David Walliams' exuberant adaptation of his most popular children's book does not disappoint.
11-year-old Ben (likeable Ashley Cousins) is sent to his Granny's every Friday night, so that his ballroom dancing mad parents (vivacious Laura Girling and Ben Martin) can enjoy Strictly Come Dancing on the box – especially the performance of star Flavio Flavioli (excellent Umar Malik).
Each Friday is predictable: a cabbage based supper, Scrabble, and early bedtime. Ben does not enjoy it at all. It's boring. 'Nooooooooo!!!' he cries, faced with another night in the company of a mauve-dressed, grey haired relative he hardly knows, and who his parents treat with little short of callous disregard or in his mother's case, scorn and minimal contact.
Walliams' story balances farce, gusto and grotesques with moments of finely balanced, deeply felt emotion.
However, when Ben comes across the sparkling contents of a Royal Jubilee biscuit tin, and realises that his Granny is not, like him, tucked up in bed but out and up to something, he becomes curious and engaged with the elderly lady for the first time.
In a glorious rap routine, the so-called gap between old and young falls away and Ben communicates with his Granny (superb Gilly Tomkins) perfectly, and she with him. Their timing, understanding and notes are impeccable: a team is born, and a heist is planned. Granny is none other than the Black Cat – a thrillseeking jewel thief. Ben is a would-be plumber – much to his parents' chagrin. Together the grandson and the granny pool their talents to steal… the Crown Jewels. The middle generation is bypassed. They don't understand.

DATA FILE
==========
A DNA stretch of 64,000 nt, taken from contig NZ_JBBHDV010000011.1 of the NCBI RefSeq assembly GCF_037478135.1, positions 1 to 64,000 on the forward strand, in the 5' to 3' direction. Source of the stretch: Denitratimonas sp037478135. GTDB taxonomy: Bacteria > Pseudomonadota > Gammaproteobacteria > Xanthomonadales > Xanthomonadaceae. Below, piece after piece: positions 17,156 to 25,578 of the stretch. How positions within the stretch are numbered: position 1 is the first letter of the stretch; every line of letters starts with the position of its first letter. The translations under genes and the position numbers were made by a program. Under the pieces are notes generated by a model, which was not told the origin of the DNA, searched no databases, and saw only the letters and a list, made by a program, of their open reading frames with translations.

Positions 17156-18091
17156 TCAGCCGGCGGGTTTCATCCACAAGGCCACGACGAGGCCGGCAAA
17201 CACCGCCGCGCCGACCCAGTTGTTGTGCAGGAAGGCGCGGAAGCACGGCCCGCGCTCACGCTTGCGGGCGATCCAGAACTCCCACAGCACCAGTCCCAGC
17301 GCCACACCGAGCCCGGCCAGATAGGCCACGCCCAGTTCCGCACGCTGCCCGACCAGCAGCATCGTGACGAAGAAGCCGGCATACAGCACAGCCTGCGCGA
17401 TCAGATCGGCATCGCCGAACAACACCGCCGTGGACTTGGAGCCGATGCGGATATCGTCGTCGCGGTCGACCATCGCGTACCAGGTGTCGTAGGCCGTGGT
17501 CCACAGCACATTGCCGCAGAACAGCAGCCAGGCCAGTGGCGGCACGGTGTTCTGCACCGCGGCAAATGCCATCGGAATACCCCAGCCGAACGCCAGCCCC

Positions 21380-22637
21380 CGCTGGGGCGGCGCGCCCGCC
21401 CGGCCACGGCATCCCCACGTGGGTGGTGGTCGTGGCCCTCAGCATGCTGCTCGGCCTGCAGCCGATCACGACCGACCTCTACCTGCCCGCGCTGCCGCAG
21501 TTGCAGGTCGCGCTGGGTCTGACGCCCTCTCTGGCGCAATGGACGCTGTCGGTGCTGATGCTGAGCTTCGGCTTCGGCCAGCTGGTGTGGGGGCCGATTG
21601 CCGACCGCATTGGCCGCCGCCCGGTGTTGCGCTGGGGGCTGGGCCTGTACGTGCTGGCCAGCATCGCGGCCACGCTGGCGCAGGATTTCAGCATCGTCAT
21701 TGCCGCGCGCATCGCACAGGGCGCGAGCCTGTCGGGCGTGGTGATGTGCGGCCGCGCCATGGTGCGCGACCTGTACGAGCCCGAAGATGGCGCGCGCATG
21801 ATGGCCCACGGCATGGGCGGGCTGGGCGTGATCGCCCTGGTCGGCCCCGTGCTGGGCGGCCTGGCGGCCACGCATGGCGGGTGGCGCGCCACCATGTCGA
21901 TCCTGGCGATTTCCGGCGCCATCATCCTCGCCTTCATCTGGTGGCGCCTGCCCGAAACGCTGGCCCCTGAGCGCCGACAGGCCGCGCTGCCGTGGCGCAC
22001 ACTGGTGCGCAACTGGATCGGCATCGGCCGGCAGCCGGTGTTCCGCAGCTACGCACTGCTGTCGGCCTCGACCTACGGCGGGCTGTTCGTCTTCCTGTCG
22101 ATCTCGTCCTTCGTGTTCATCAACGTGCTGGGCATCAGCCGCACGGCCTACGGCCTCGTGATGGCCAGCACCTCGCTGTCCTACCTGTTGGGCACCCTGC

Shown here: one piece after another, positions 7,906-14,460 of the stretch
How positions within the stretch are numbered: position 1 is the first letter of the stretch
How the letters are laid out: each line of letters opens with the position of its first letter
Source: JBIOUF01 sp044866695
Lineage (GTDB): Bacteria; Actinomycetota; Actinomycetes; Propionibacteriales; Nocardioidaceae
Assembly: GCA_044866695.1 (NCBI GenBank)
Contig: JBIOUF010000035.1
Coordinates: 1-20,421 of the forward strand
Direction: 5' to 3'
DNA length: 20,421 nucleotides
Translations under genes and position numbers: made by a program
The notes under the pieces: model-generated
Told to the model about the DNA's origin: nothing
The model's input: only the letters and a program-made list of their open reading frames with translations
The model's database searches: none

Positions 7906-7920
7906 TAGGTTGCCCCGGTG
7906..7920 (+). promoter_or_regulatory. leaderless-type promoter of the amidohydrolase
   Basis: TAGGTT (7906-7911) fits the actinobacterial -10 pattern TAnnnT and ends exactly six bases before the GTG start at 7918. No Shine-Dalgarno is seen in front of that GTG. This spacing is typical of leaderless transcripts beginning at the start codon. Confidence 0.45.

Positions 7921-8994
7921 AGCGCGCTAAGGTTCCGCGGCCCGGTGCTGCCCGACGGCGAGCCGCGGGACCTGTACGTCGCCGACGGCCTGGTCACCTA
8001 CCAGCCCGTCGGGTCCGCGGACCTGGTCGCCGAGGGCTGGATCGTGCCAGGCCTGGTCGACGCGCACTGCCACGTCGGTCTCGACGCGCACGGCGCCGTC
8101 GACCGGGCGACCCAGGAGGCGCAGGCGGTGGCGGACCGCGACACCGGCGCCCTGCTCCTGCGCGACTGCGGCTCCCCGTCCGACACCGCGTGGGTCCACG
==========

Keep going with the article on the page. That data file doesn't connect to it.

The producers of the hugely successful 'Horrible Histories' have backed another monster child pleaser – but Walliams' story balances farce, gusto and grotesques with moments of finely balanced, deeply felt emotion.
Grandparents everywhere will be heartened in this tale of the discovery of rare worth; parents will be reminded of the need for contact and the hurt of isolation many grandparents face, and children may hope for more commonality than they'd anticipated with the elderly – regarding them with kinder, more generous and respectful hearts.
Terrific music which could benefit from some additional songs, a clever and inventive set and fast-paced direction all add to the fun of this production. When Gangsta Granny is no longer speeding across the stage in her Black Cat attire, driving her mobility scooter with verve and aplomb on a daring and dangerous mission – that's when Birmingham Stage Company's fine adaptation really hits home.
It's not forever – so cherish what you have – and look closer. Spangles aren't the real jewels: even the Queen knows that.